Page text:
Add your Insight
01 August 2021
Safety of journalists – Risks, Resistance, Resilience
Roy Krøvel, Professor, Oslo Metropolitan University
Kristin Skare Orgeret, Professor, Oslo Metropolitan University
Ingrid Fadnes, journalist and researcher
Attacks on journalists is a growing problem globally as threats and violence against them affect freedom of expression and the public sphere in many ways. This special issue proposes a focus on “risk”, “resistance” and “resilience”.
The exploitation of risks is fundamental to news journalism as an institution. Journalists are both important in the processes of communicating risk, as well as being increasingly exposed to risks and dangers professionally in manners that may even cost their lives. High-risk assignments for journalists imply working in conditions where the likelihood of physical or psychological harm is significantly higher than normal. The risks and threats stem from geopolitical changes as well as a perceived loss of neutrality for journalists (Wahl-Jørgensen et al, 2016). Even journalism itself is at risk through what Reporters without borders’ Christophe Deloire labels the “converging crises affecting the future of journalism”: a geopolitical; a technological; a democratic; an economic and a crisis of trust (RSF, 2020),
As argued by (Rossdale, 2016) resistance often involves the cultivation of alternative practices of security. Resistance could mean both fighting back as well as the refusal to accept or comply and/or the ability not to be affected by something. Scholars also argue that to be able to survive, journalism itself will have to resist any pressure on its ability to seek the truth in the public interest (Wasserman, 2018), and the concept as such may hence also be linked to organizations in resistance.
Last, journalists’ safety may be enhanced by training and by establishing strategies of resilience for instance against online threats, hate speech and other forms of psychological pressure (Ganter and Paulini, 2020). A definition of social resilience should include coping, adaptive and transformative capacities. According to Keck and Sakdapolrak, social resilience is “the ability of social actors to cope with and overcome all kinds of adversities”, “their ability to learn from past experiences and adjust themselves to future challenges in their everyday lives” as well as “their ability to craft sets of institutions that foster individual welfare and sustainable societal robustness towards future crises” (Keck and Sakdapolrak, 2013). Greater resilience, seen as the ability to bounce back, is generally associated with the ability to self-organize, oftentimes including social learning as part of a process of adaptation and transformation.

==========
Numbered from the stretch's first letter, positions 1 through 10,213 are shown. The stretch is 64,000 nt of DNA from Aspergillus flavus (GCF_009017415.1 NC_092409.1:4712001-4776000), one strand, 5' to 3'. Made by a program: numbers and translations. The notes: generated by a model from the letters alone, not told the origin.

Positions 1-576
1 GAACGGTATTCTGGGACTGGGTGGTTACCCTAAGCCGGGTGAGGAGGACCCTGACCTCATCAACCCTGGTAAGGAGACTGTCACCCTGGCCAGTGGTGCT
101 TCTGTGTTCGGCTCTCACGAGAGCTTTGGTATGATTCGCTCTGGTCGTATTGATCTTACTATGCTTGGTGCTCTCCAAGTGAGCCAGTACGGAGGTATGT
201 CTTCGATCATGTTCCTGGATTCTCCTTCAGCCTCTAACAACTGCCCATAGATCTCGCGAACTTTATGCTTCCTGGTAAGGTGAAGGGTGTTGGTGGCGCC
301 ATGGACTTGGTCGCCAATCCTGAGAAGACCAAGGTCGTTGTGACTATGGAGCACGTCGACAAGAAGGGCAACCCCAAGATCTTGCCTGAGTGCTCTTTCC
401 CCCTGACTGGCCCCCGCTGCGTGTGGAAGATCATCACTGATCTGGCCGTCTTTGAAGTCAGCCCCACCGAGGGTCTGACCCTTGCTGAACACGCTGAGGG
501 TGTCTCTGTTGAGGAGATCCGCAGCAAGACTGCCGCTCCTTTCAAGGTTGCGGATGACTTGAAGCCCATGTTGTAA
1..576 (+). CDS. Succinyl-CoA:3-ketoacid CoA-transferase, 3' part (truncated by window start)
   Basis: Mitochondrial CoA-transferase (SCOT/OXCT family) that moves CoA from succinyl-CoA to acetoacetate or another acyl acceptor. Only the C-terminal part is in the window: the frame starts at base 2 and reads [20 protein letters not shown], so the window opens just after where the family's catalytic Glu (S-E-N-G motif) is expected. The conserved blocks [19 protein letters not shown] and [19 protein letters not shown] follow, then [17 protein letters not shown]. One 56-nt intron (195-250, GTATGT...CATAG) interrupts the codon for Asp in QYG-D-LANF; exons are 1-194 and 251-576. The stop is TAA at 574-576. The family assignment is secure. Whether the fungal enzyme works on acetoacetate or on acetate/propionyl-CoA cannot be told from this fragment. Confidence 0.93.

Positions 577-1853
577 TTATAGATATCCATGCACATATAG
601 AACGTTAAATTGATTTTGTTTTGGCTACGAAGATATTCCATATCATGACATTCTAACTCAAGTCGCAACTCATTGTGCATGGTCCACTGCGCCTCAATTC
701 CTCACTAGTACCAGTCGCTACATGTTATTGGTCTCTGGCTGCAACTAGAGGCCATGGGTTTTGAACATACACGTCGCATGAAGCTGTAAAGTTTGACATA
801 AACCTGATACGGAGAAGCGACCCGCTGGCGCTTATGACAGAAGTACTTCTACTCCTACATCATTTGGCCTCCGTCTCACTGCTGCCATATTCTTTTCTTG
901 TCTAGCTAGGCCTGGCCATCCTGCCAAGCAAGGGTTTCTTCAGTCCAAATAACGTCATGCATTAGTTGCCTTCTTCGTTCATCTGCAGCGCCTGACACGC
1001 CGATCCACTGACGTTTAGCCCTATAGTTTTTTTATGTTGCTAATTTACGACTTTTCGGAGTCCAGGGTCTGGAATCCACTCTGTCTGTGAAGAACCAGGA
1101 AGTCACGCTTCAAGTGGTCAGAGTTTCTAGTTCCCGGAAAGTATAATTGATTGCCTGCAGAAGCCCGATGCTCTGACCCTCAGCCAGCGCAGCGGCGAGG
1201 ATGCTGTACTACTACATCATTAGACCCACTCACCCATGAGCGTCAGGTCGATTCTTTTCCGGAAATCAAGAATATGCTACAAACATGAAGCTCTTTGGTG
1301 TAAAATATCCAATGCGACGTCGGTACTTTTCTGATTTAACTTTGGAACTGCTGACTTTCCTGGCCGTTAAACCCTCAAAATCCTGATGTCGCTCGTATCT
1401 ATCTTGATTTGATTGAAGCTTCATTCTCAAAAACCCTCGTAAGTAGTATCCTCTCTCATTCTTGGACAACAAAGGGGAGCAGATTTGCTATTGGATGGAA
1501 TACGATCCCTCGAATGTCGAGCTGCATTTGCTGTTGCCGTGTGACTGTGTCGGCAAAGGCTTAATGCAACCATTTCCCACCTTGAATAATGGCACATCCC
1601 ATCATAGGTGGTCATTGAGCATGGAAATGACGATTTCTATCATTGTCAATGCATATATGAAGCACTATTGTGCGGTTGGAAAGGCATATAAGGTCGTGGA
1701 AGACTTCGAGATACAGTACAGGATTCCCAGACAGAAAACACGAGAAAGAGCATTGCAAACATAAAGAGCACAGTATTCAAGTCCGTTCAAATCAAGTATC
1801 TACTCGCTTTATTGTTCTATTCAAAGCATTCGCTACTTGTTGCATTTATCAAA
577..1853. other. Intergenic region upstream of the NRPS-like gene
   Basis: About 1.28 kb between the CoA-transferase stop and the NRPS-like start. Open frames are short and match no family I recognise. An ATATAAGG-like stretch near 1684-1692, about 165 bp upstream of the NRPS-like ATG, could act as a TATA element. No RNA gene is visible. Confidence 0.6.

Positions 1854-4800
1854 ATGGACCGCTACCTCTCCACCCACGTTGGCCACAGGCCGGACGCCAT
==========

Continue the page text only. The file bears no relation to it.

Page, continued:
There clearly is a need to gather more empirical and theoretical evidence on the dynamics impacting the safety of journalists. This special issue invites contributions considering different aspects of risk, resistance and resilience addressing and analysing facets that seek to provide a stronger foundation of knowledge in the field.
The special issue invites contributions related to the safety of journalists working in different geographical, social or /and political contexts. We invite articles that seek to deepen theoretical understandings of the safety of journalists by conceptualizing risk, resistance and resilience as well as empirically driven explorations. We are particularly interested in articles that analyses collective and social forms of resistance and resilience in journalism. Furthermore, we open for deliberations of more risk, resistance and resilience related issues by inviting articles discussing topics such as:
- Collective action to enhance the safety of journalist
- Cross-border initiatives to improve safety
- Self-education and ways of organization to make journalism safer
- Gender dimensions in the safety of journalists
- The role of UN and UNESCO in protecting journalists
- Safety training for journalists and the role of safety trainers/ organizations
- Media ownership and safety for journalists
- New conceptualizations of journalistic safety
Looking to Publish your Research?
We aim to make publishing with Taylor & Francis a rewarding experience for all our authors. Please visit our Author Services website for more information and guidance, and do contact us if there is anything we can help with!
Article submissions should be between 6000 and 9000 words in length, including references, and are subject to full blind peer-review, in accordance with the peer-review procedure of Journalism Studies. Manuscripts are submitted through the journal’s website. Please follow the journal guidelines for preparing your paper: https://www.tandfonline.com/action/authorSubmission?show=instructions&journalCode=rjos20#prep
First decisions: 15 October 2021
Minor revisions due: 1 December 2021
Major revisions due: 30 December 2021
Second reviews due: 1 March 2022
Final revisions due: 1 May 2022
Ready for publication: July 2022
View the latest tweets from Routledge_MandC